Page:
proxy_set_header X-Forwarded-For $remote_addr;
        }
}

The purpose of this code is simple and we will describe it few steps:

  • • The user types “example.com” in his/her web browser and hits Enter in order to send a request to the server where the website is physically located.
  • • The closest DNS server handles this request and with the help of the DNS map it knows that the request must be redirected to server with IP address 1.1.1.1 on port 80.
  • • The request is sent to 1.1.1.1 on port 80.
  • • The request is handled by Nginx (which is installed on the machine with IP 1.1.1.1) because Nginx listens for requests to domain name “example.com” on port 80.
  • • Nginx adds additional headers to the request (“Host” and “X-Forwarded-For”). They are required in order to inform the Back-end server for the host (domain name) otherwise there is a danger the back-end server to be unable to handle the request.
  • • After that Nginx re-send the request to one of the back-end servers listed in upstream. Please note that the name of the list is “backend” but you can choose any name of your choice. The request is re-send to port 8080!

Please note that Server A with IP 1.1.1.1 listens on two ports – 80 and 8080. The reason is simple. Port 80 is dedicated to the Load balancer and port 8080 is dedicated to the Back-end server (remember that Server A plays two roles!). Server B, which we will configure in few minutes, will be only a back-end server, so the Nginx which will be installed there will listen only on port 8080.

The next final step is enable those configurations. Go to:

cd /etc/nginx/sites-enabled

And add soft link for the newly created file “example”:

ln -s /etc/nginx/sites-available/example /etc/nginx/sites-enabled/example

Once you’re done, reload nginx:

sudo service nginx reload

Step 2 – Configure nginx on Server B

We need to set up a similar virtualhost block on Server B so it will also respond to requests for our domain. The first thing we will do is to install Nginx.

sudo apt-get install nginx php5-fpm

The next thing is to set up Nginx to handle requests for example.com. Go ahead and go to the following directory:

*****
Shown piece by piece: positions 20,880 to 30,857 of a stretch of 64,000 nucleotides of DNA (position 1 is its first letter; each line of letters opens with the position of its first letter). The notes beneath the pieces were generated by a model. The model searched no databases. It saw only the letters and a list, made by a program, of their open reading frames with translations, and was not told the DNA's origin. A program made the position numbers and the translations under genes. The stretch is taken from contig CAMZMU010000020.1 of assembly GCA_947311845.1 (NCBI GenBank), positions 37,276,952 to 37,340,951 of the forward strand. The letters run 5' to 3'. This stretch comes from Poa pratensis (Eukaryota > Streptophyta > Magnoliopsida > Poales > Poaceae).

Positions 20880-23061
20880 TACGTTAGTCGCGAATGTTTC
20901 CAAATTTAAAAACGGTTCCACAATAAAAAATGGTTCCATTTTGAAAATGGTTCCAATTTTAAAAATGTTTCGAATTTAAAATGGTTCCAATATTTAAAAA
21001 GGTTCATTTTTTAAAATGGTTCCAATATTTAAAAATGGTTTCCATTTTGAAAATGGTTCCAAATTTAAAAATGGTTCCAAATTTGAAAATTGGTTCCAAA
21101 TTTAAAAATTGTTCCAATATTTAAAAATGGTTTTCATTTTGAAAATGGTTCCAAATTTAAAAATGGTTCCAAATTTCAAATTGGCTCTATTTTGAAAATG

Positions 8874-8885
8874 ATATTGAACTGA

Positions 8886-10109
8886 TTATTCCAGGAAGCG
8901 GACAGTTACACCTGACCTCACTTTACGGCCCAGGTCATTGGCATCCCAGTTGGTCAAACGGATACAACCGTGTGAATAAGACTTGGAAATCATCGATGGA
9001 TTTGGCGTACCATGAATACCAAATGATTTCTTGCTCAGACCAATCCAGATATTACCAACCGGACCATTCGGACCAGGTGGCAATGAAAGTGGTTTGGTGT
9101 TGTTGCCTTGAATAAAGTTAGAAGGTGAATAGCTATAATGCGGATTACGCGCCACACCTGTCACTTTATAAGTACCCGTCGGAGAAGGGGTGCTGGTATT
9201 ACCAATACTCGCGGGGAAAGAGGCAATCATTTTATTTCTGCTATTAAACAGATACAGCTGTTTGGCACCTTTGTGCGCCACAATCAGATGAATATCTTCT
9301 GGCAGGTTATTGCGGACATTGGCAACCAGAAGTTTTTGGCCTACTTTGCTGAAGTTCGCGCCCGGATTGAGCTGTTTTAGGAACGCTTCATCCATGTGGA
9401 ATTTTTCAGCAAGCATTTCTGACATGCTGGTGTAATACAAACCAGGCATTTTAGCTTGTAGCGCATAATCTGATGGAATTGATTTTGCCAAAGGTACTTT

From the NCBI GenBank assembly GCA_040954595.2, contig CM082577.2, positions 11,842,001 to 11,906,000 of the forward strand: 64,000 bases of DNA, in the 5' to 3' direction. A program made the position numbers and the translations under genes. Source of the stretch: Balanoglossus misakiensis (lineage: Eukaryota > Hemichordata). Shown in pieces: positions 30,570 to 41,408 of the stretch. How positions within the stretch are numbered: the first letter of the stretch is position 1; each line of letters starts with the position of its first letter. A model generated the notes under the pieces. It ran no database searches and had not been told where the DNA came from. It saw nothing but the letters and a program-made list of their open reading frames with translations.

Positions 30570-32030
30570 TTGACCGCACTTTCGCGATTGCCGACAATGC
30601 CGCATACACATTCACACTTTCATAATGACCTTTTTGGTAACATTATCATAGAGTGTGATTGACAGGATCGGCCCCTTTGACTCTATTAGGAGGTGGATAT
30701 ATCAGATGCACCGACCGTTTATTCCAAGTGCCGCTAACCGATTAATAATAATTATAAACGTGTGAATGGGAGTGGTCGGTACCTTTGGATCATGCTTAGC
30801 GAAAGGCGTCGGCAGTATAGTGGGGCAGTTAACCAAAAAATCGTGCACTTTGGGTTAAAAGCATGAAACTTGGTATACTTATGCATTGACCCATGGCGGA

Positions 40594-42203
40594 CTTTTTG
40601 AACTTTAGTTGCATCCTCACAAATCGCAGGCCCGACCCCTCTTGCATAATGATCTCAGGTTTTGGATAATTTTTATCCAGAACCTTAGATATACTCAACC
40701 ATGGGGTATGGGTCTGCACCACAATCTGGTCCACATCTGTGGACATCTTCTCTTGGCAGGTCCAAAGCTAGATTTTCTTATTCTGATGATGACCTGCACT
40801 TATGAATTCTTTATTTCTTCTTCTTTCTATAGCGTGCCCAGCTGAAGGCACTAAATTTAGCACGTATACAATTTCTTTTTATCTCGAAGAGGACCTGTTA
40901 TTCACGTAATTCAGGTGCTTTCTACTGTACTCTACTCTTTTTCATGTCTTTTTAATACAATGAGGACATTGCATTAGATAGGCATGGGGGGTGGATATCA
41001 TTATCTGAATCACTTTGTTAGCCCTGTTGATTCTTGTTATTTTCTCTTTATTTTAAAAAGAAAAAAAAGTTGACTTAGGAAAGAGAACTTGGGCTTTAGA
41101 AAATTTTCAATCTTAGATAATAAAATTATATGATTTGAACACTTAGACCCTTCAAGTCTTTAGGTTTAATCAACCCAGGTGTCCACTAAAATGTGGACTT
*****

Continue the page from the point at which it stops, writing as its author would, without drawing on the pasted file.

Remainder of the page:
cd /etc/nginx/sites-available

Open a new file which we will call “example”:

nano example

An place inside the following configuration:

server {
        # Nginx listens on port 8080 in order to handle requests specifically for example.com.
        listen 8080;

        # This is the directory where the website "example.com" is located.
        root /path/to/document/root/
        # Defines files that will be used as an index. 
        index index.php index.html index.htm;

        # The domain names which correspond to requests executed to port 8080.
        server_name example.com www.example.com;

        # Specifies that the charset of the content is UTF-8
        charset utf-8;

        # Media: images, icons, video, audio, HTC
        location ~* \.(?:jpg|jpeg|gif|png|ico|cur|gz|svg|svgz|mp4|ogg|ogv|webm|htc)$ {
                expires 1M;
                access_log off;
                add_header Cache-Control "public";
        }

        # Handle PHP requests
        location ~ \.php$ {
                try_files $uri /index.php =404;
                fastcgi_split_path_info ^(.+\.php)(/.+)$;
                fastcgi_pass unix:/var/run/php5-fpm.sock;
                fastcgi_index index.php;
                fastcgi_param SCRIPT_FILENAME $document_root$fastcgi_script_name;
                include fastcgi_params;
        }
}

As you may noticed, the configuration is exactly the same for both back-end servers. The reason for that is because they both are listening on port 8080 in order to provide content requested for domain name example.com.

Go to:

cd /etc/nginx/sites-enabled

If you don’t need the default file (“defauult”) you can delete it:

rm default

And add soft link for the newly created file “example”:

ln -s /etc/nginx/sites-available/example /etc/nginx/sites-enabled/example

Once you’re done, reload nginx:

sudo service nginx reload

That is the only configuration that we need to do on this server!

One of the drawbacks when dealing with load-balanced web servers is the possibility of data being out of sync between the servers.

A solution to this problem might be employing a git or svn repository to sync to each server.

Take into account that Nginx allows you to choose the algorithm used to redirect the requests to the back-end server. There are also options to activate “Health Monitoring” and other features. For more details about this visit NGINX Load Balancing.

As always, any feedback in the comments is welcome!